Virtual interviews and meetings were becoming more common even before the pandemic but are now a common part of life, especially if you work remotely. Zoom and its sister programs make working and collaborating from a long distance easy.
While most of us have adjusted to the quirks of virtual meeting technology, there are still common mistakes to avoid! Whether you’re prepping for a virtual interview or just getting ready for your next Zoom meeting, do a little self-scouting to make sure you’re avoiding these common blunders.
Your camera is off
It’s important to be visible in online meetings, and oftentimes that means showing yourself on camera. While it may not always be mandatory, it’s generally good etiquette to have your camera on if everyone else does.
Liv McConnell says that the expectation nowadays is to have your camera on in order to create a sense of community and continuity, especially if your team only meets online. This extra step can go a long way toward building a good rapport with your team.
“This makes you invisible, and that’s not a good look if you seek to impact, influence and impress. Plus, people in the meeting think you’re hiding something—or worse, goofing off.” –William Arruda
You aren’t making eye contact
With your camera on, your team can see your face. With that in mind, you’ll want to make sure you’re providing good body language cues like maintaining eye contact.
According to LinkedIn’s Hank Boyer, participants look at faces two-and-a-half times more in virtual meetings compared to in-person meetings. There isn’t much else to look at on the screen, This means you need to be even more aware of how you’re presenting yourself. Make sure your face is properly framed in your webcam and that you’re able to make eye contact.
Indeed also says to make sure not to appear distracted. If you have wandering eyes, it’s a clue that something on the other end might be distracting you. Consider setting up a “do not disturb” setting on your devices and make sure your eyes aren’t darting toward your phone.
Distractions are abundant
Minimizing distractions in general is good etiquette for your meeting. While working remotely offers additional freedom, it’s important to treat your coworkers with respect. Keep any pets or family members out of the room, put your devices on “do not disturb mode,” and focus on the meeting.
Alison DeNisco Rayome says that you never want to be the obnoxious person on the call that forgot to mute their microphone. If your coworkers can hear you typing, making food, or dealing with other problems, you’ll be disrespecting whoever is speaking and creating additional distractions.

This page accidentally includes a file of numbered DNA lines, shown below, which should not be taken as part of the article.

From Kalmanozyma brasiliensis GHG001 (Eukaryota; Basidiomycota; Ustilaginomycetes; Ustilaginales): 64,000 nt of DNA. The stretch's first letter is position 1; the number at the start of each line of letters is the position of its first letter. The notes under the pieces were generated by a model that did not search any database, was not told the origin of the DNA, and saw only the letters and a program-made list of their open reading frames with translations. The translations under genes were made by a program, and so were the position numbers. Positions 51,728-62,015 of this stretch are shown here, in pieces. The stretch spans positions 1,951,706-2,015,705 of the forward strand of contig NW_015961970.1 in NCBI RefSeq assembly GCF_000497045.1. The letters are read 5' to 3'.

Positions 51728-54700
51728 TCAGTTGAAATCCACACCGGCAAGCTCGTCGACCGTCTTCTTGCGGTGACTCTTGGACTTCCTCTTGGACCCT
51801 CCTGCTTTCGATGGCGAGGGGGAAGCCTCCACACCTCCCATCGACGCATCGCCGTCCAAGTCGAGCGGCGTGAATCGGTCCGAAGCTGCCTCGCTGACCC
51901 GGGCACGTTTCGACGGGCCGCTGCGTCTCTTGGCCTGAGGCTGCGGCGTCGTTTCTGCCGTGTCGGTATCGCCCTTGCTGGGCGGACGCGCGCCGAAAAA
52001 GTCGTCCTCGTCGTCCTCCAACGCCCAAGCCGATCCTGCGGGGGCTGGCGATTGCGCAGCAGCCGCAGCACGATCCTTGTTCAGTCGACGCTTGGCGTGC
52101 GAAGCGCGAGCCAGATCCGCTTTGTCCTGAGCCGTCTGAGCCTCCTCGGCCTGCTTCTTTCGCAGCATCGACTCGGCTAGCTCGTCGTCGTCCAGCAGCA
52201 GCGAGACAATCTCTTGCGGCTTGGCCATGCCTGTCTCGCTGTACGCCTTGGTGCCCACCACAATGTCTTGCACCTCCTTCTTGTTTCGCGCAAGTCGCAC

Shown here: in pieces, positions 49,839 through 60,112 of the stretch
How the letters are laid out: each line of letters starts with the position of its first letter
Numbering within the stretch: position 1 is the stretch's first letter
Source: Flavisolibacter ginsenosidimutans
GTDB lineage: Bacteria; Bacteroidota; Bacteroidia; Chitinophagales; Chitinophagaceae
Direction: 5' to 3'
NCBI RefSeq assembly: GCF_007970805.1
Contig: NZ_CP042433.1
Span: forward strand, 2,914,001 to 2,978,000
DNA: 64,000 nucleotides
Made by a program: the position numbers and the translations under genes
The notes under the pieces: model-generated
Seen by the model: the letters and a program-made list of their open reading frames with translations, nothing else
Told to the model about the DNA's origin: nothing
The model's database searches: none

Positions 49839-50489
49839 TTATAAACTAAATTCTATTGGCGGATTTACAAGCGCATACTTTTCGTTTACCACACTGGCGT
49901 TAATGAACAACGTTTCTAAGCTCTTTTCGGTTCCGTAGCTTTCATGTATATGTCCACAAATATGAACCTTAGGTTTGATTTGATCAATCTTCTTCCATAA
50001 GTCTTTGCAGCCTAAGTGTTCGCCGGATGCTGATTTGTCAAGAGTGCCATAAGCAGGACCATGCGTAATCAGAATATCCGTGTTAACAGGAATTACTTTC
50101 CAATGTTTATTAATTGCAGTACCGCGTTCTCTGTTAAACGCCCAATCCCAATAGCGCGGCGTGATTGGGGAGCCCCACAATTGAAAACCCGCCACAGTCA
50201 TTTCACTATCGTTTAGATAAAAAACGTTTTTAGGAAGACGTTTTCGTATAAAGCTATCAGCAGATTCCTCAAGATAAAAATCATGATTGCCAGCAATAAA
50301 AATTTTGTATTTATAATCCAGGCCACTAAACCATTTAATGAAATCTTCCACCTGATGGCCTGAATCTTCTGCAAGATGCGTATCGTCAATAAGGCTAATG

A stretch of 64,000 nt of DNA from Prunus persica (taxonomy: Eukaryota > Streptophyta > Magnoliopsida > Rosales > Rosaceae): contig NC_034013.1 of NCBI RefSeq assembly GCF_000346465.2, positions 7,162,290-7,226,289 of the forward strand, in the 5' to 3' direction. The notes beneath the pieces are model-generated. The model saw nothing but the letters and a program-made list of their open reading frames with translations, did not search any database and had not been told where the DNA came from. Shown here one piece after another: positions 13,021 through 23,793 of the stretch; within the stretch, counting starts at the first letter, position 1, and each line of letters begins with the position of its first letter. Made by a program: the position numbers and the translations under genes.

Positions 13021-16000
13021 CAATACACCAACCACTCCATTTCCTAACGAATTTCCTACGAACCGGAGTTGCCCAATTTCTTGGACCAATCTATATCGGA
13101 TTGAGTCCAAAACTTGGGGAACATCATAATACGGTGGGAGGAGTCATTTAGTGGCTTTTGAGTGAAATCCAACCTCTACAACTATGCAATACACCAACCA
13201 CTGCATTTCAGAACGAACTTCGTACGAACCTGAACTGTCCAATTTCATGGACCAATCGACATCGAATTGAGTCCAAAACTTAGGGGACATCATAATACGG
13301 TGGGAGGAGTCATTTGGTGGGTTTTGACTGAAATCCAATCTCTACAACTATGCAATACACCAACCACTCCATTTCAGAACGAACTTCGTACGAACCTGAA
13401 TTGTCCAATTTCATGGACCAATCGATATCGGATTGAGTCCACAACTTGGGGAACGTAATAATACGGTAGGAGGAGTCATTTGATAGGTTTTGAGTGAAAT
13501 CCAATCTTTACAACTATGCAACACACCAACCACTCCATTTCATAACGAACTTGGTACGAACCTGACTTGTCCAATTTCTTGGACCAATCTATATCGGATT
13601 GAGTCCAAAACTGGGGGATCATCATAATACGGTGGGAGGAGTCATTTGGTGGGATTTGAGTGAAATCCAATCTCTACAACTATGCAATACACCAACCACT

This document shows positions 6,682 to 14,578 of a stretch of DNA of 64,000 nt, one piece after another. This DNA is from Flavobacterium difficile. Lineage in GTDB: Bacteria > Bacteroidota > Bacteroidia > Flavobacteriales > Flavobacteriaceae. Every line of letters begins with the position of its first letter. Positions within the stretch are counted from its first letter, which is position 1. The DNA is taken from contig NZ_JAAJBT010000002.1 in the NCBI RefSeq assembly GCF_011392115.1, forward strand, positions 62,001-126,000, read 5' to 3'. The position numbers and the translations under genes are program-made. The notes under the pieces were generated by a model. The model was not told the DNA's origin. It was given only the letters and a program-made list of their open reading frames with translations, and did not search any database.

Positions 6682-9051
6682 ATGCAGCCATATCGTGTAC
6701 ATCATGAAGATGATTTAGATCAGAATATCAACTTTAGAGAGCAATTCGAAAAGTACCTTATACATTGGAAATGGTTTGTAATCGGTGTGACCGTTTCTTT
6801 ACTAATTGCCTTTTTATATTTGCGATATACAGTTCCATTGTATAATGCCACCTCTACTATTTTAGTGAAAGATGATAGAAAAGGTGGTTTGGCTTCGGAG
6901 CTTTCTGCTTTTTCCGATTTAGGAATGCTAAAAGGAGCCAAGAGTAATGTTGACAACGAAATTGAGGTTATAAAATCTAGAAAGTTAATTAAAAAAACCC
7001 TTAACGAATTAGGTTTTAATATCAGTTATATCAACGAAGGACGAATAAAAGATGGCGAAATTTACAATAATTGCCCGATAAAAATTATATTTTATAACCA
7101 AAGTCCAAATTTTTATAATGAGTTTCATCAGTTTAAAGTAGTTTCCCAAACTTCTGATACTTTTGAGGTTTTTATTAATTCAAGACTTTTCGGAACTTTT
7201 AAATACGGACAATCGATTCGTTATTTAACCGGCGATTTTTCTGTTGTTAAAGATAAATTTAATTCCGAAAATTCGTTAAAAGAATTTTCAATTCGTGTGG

Your background is distracting
Going even further, you’ll want to make sure you don’t offer any additional distractions on screen when the camera shifts your way. Finding the right, neutral background is crucial.
If the room you’re working in is messy, it will be very distracting and shift focus away from you. We’re all human and often need to put messes aside to work on other things, but if you know you have a meeting, take the time to make sure the room is clean.
Or, better yet, find a neutral backdrop behind you, whether a virtual option or some sort of backdrop directly behind you, writes Amanda Augustine. Sitting in front of a blank wall, a bookcase, a door, or some sort of curtain creates a neutral backdrop and lets your face and your words be the focus.
While not always appropriate, sometimes a virtual background can hide a messy room or create an air of professionalism. Just make sure it’s an appropriate one. A background where you’re on Mars or in the bleachers of Lambeau Field is probably distracting, even though it would be pretty neat.
Your screen is messy
Even if your room is clean and you have an inoffensive background, you may need to share your screen. You’ll want to make sure your computer is just as clean as your background.
At the bare minimum, Kenneth Terrell says to get rid of any distracting tabs or open programs. Your team doesn’t need to see your fantasy football team, or perhaps something not safe for work. Likewise, keep your desktop clear of any inappropriate files or of having too many cluttered on the screen.
“Play it safe by closing all windows and applications on your laptop and muting any default notifications on all nearby devices so your interview is uninterrupted by random pings or inappropriate ads popping up on open tabs.” – Amanda Augustine
Finally, Forbes’ William Arruda says to make sure that what you’re sharing can actually be read by human eyes. Create any items meant to be shared in a font big enough to be read and don’t overload the reader will too many words.
Even if you use virtual meeting apps daily, it can still be easy to fall for one of these classic blunders. Make time to brush up on your meeting etiquette and clear your screen (and workspace) of any distracting elements. Then, you’ll be ready to attack your next virtual conversation with a renewed sense of clarity.